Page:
For centuries, most of this was lost to farmers slashing and burning forests for
                                                sustenance agric ulture or small -scale loggers making a living. For the first five years in
                                                       st
                                                the 21 century, researchers have document ed via satellite imagery that majority of
                                                tropical forest loss is large block clearings for urban growth and industrial agriculture and
                                                forestry in the humid tropics. This finding counters the common perception that the rural
        Northern White Cedar                    population is causing tropical deforestation, and changes future outreach efforts.
         (Thuja occidentalis)
                                                UP & COMING
Northern White Cedar is a slow-growing
tree that reaches 25-40 feet tall. It prefers   USDA Forest Service Northeastern Area event calendar:
wet or rich soils, although it can grow in a    www.na. fs.fed.us/urban/index.shtm
variety of habitats. Also known as Arbor        March
Vitae, or the tree of life, because of its                                                            st
medicinal properties, it was amongst the        Hemlock Woolly Adelgid High Risk Season begins March 1 .
                                                5         National Arbor Day Foundation Arbor Day Poster Contest submissions due
first North American trees introduced to
                                                6         73rd Maine Arbor ist Association Annual General Meeting, How ard Johnson Plaza, Portland
Europe for cultivation in the 1600’s. Over
                                                9         Winter Tree Identification w orkshop w ith Morten Moessw ilde, 12 -2 pm, Merry Spring Nature
120 named cultivars of white cedar exist,                 Center, Camden
and it is commonly used as a screen, hedge,     11-14     Portland Flow er Show , Portland Co. Complex, 58 For e St, Portland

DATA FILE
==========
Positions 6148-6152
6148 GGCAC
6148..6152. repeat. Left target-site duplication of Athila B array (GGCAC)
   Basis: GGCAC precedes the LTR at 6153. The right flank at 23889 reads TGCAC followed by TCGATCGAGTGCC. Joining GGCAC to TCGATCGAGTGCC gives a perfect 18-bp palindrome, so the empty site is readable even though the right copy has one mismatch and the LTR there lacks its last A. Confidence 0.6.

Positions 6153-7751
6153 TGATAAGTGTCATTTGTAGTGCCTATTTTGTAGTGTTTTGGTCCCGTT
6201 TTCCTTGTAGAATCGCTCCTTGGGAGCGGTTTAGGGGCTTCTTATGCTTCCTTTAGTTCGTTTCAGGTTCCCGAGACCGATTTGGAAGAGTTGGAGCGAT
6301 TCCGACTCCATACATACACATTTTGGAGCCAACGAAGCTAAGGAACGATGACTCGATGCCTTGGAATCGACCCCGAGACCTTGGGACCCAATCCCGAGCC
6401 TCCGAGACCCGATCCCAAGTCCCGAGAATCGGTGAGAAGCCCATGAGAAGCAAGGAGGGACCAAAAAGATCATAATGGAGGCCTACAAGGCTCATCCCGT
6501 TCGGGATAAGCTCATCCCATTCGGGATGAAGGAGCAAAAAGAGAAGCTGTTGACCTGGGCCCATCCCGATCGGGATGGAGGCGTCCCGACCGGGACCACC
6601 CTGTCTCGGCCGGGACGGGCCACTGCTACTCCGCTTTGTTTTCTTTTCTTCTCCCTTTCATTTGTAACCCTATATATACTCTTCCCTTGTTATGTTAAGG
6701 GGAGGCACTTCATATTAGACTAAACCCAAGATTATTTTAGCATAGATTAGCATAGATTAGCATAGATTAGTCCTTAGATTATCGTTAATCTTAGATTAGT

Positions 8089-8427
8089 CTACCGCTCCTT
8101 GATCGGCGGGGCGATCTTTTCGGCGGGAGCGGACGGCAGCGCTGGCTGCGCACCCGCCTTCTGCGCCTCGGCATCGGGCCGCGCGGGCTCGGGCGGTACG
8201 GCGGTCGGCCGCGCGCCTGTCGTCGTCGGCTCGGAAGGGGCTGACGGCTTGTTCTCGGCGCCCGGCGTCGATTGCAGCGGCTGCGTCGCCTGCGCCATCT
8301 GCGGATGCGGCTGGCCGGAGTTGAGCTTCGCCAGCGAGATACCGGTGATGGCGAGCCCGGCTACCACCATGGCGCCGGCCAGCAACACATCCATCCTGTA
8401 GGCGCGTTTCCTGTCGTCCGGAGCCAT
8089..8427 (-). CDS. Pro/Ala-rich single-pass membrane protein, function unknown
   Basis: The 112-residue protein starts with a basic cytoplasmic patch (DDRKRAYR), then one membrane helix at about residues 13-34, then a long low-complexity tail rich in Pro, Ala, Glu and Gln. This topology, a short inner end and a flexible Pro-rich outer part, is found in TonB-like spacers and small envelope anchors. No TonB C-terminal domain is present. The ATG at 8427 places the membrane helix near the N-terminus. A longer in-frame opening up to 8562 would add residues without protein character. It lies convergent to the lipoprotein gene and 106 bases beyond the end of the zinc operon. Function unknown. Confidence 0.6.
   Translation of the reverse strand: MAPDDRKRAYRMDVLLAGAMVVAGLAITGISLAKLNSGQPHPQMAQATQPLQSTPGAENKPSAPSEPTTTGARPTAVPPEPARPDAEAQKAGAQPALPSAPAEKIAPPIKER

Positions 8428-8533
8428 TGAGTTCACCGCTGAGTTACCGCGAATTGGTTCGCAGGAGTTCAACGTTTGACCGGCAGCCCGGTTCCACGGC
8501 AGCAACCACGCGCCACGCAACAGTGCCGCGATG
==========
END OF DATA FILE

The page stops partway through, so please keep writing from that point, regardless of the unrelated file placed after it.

or specimen tree. Transplanting is              13        Chez Lonndorf Maple sugarhouse tour, 9 am-12 pm, Skow hegan. Email or call (592-2238) Patty
moderately easy if plants are rootpruned                  Cor mier for details.
and either balled and burlapped or potted.      18        Western Chapter SWOA M meeting – the 10 Biggest Mistakes Woodland Ow ners Make, w ith
The foliage turns brownish in winter,                     Tom Doak. Contact Merle Ring at 674-3787 or mer le.r ing@maine.gov for details.
especially on cultivars with colored foliage    22        Maine Maple Sunday
and on exposed sites open to the wind.          25        Houlton Winter Agricultural School Forestry Night: All About Maple – introduction to maple
                                                          sugaring and pests that thr eaten maples. 6-9 PM, Houlton High School Library. Contact Angie
                                                          Wotton at 532-9407 ext. 3 for details.
        P R O JE CT C ANO P Y                   27        Beer and w ine- making from your w oodlot, 9am- 12pm, Kennebec Home Brew , Far mington
    assists communities and nonprofit,
 grassroots organizations in building self-     May
 sustaining urban and community forestry        5, 7      Forest Carbon Management and Carbon Inventory Wor kshops, Brow nfield Community Center
    programs with strong local support.         15        Annual Migratory Bird Day Festival, Pine Tree State Arboretum
                                                17-21     Maine Arbor Week
Editors: Jan Ames S anterre                     17        Maine Arbor Week ceremony
M aine Forest Service                           20        Tree planting seminar, Pine Tree State Arboretum
Phone in-state: 800-367-0223
Out-of-state: (207) 287-4987                    June
Fax: (207) 287-8422                             23-24     Ec osystem Mar ket Conference, Cary NC
e-mail: jan.santerre@maine.gov
                                                Contact us by the 15th of each month to include your community’s activity on the calendar.
Laura Minich Zitske
                                                This newsletter is made possible by a grant from the USDA Forest Service. The USDA prohibits discrimination
Pine Tree State Arboretum                       in all its programs and activities on the basis of race, color, national origin, gender, religion, age, disability,
Phone: (207) 623-2371                           political beliefs, sexual orientation, and marital or family status. To file a complaint call (202) 720-5964.
Fax: (207) 287-8422
e-mail: projectcanopy@roadrunner.com                               On the web at: projectcanopy.maine.gov